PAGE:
It became clear to Dr Olivier Wouters in the early days of the pandemic, around the time the first COVID-19 vaccines were entering clinical trials, that rich governments were securing priority access to vaccines. They were providing drug companies with substantial funds to speed up the development and manufacture of vaccines, and in the process, ensuring they would be at the front of the queue for buying any jabs that proved successful. The approach has helped fuel huge disparities in vaccine supply and, once again, highlighted inequalities between rich and poor nations.
Dr Wouters, an Assistant Professor of Health Policy at LSE, spent much of the second half of 2020 immersed in the world of COVID-19 vaccines, researching 26 leading vaccine candidates to create a "dashboard" that assessed their potential for bringing the global pandemic under control. Together with colleagues from the UK and Thailand, he tracked a variety of metrics for each vaccine, ranging from efficacy rates to the share of doses pre-purchased by high-income countries. They published their findings in the medical journal The Lancet in February 2021. Writing the paper was uniquely challenging, Dr Wouters explained, due to the rapidly evolving race to develop COVID-19 vaccines - a scientific undertaking without precedent in modern medicine.
A new vaccine-resistant variant may emerge elsewhere...Even self-interested governments should be treating this as a global issue.
Vaccine nationalism in a global pandemic
He is now worried about how the next chapter of the pandemic will unfold, in which countries will need to figure out how to produce and distribute enough doses to vaccinate the world. As of June 2021, several high-income countries, including the UK, US, United Arab Emirates, and Israel, have provided at least one dose to over 50 per cent of their populations. At the time of publication, only one in 500 people in low-income countries had been vaccinated, owing to limited supply.
Dr Wouters argues that taking a narrow national view ignores the fact that COVID-19 is a global pandemic: “If we vaccinate everyone here in the UK, we may get back to something that resembles normal for at least a short while. Yet a new vaccine-resistant variant may emerge elsewhere, which could pose a major setback to this country. Even self-interested governments should be treating this as a global issue.”
He says the “moral case” for prioritising the most vulnerable people worldwide is clear, but adds that the health and economic arguments are equally compelling. This echoes the World Health Organization’s view that fairer vaccine distribution will minimise the global death toll and accelerate worldwide economic recovery.
Major funders still have leverage and clout to ensure companies engage in technology transfer to accelerate production.
Would breaking vaccine patents be enough to help countries access supply?
The present situation has re-ignited a longstanding debate over whether high-income governments and pharmaceutical companies have a responsibility to make sure populations in less wealthy nations have timely access to vital healthcare.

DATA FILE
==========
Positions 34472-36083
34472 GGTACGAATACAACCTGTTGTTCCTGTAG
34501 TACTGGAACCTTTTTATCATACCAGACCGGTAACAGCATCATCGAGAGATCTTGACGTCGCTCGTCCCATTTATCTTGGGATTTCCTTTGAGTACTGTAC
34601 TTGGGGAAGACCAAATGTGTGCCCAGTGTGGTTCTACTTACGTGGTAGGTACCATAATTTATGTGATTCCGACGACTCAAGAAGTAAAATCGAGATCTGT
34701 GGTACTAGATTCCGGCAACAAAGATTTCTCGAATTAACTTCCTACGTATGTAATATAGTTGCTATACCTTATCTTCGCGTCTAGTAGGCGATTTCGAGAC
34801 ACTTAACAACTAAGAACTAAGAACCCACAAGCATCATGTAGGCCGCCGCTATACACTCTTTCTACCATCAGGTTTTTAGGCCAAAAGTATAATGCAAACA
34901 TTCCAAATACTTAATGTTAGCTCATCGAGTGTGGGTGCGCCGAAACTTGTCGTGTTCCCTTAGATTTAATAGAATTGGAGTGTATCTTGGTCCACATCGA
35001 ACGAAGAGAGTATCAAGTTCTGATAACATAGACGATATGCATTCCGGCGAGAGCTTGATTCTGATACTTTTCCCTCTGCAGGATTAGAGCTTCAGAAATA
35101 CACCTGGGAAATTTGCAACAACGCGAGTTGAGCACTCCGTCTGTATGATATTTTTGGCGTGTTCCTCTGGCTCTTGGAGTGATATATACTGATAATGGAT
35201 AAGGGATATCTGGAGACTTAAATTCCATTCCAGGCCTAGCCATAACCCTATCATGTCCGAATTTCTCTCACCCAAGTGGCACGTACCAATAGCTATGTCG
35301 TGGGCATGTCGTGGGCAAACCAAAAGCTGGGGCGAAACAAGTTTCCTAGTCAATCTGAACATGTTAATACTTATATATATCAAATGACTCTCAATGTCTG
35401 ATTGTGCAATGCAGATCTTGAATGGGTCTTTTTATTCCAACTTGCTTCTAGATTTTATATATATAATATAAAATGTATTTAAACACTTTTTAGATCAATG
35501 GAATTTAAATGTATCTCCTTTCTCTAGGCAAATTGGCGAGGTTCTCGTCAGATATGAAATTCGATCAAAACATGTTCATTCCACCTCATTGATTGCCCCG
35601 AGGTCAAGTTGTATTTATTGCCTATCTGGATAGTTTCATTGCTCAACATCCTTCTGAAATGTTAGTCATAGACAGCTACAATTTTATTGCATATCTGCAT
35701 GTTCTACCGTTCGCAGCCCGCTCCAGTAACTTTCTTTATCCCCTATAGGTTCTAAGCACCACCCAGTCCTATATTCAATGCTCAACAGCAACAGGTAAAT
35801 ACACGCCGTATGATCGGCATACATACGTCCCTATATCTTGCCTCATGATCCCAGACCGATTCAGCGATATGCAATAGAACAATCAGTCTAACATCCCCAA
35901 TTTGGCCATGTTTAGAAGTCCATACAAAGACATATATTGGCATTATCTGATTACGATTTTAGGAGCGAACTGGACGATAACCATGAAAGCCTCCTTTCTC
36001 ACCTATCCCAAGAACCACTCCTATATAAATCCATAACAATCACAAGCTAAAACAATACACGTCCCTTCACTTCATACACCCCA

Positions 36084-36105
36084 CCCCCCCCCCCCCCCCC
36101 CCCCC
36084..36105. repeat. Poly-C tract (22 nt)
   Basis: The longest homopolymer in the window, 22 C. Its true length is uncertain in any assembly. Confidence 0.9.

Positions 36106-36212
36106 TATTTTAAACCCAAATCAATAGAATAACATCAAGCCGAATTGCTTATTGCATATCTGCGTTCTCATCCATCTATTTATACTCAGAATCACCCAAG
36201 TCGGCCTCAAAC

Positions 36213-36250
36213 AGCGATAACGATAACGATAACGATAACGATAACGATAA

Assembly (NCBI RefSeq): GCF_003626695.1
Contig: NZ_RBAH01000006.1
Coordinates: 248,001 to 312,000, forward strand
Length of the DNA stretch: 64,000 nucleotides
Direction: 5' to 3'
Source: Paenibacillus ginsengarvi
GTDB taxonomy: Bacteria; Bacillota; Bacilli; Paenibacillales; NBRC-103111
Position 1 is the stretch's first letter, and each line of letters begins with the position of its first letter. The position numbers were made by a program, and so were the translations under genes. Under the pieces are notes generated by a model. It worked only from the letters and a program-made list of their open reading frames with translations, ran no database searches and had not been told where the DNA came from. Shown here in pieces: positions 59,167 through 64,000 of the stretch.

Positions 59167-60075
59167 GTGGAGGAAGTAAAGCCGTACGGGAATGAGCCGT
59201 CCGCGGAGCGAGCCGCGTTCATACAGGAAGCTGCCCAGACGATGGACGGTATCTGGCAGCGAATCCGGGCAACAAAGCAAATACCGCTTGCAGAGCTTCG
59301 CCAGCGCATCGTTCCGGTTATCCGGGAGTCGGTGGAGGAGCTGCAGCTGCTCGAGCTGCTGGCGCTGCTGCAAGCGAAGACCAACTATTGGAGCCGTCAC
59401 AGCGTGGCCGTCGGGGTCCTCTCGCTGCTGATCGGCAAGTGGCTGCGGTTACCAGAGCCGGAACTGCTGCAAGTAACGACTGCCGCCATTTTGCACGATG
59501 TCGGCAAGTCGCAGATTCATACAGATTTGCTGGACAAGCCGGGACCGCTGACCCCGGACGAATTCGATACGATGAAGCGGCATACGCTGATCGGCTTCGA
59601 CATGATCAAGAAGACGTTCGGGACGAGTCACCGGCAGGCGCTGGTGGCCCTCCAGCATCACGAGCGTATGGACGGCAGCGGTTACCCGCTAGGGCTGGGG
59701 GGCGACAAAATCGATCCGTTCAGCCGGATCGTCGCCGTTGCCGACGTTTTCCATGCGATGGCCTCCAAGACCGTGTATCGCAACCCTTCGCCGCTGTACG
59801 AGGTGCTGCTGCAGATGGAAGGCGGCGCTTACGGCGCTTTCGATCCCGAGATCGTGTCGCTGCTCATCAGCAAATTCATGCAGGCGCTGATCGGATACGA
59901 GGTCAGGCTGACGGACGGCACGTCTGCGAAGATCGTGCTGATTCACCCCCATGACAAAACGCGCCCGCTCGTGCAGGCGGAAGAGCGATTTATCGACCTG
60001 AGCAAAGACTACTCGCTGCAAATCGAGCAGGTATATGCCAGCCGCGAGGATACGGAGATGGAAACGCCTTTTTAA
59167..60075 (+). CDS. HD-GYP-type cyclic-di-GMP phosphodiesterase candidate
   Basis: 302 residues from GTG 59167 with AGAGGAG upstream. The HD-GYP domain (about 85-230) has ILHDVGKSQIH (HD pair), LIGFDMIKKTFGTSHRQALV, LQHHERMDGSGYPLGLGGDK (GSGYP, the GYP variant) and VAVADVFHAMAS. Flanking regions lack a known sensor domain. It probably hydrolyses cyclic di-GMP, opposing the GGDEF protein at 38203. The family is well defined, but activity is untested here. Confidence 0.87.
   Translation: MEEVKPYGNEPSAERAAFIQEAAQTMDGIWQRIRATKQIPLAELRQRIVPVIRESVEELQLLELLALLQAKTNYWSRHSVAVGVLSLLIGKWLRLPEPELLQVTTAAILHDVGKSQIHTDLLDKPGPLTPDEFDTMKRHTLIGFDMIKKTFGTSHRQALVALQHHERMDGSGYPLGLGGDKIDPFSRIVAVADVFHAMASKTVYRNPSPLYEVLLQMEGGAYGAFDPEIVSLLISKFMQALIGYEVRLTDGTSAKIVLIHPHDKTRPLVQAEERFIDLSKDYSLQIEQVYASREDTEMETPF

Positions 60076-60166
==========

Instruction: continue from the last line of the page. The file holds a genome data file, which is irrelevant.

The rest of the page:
Dr Wouters takes the view that rich governments could and should do more to ensure that companies share their resources and know-how with manufacturers internationally. “At least $10 billion dollars in public money went into developing and producing first-generation COVID-19 vaccines, as we documented in our paper,” he says. “Even though it’s probably too late to amend any clauses in the early funding contracts, major funders still have leverage and clout to ensure companies engage in technology transfer to accelerate production.”
That’s where the global conversation has moved onto whether governments can encourage or even compel companies to license their technologies to enable manufacturers in various parts of the world to produce these vaccines. Some have even called for governments to break patents on vaccines during the acute phase of the pandemic.
“Vaccines are very complicated to produce, so breaking patents on its own may not be enough. You also need the firms that developed the vaccines to share their technical expertise and data, otherwise the process of reverse engineering these vaccines may take many months, if not years”, explains Dr Wouters. “There is untapped manufacturing capacity in countries around the world. So, we urgently need to figure out how to get companies to work with partners globally to expand production.”
He thinks the companies that developed COVID-19 vaccines will probably demand further financial incentives to engage in technology transfer. “Controlling the pandemic in the long-term may require booster vaccines, so there is a huge amount of money at stake”, Dr Wouters says. “Without adequate incentives, companies may be reluctant to give up ownership of their products and production processes.”
“How to tackle the worldwide supply problem is the million-dollar question. But it’s a global pandemic and the only way to manage it is by producing enough vaccines for everyone, everywhere.”
Read “Challenges in ensuring global access to COVID-19 vaccines: production, affordability, allocation, and deployment” by Olivier Wouters, Professor Kenneth Shadlen, Maximillian Salcher-Konrad, Professor Andrew Pollard, Professor Heidi Larson, Yot Teerawattananon and Professor Mark Jit.
Images: Pexels and Pixabay.
Dr Oliver Wouters was speaking to Peter Carrol, Media Relations Officer at LSE.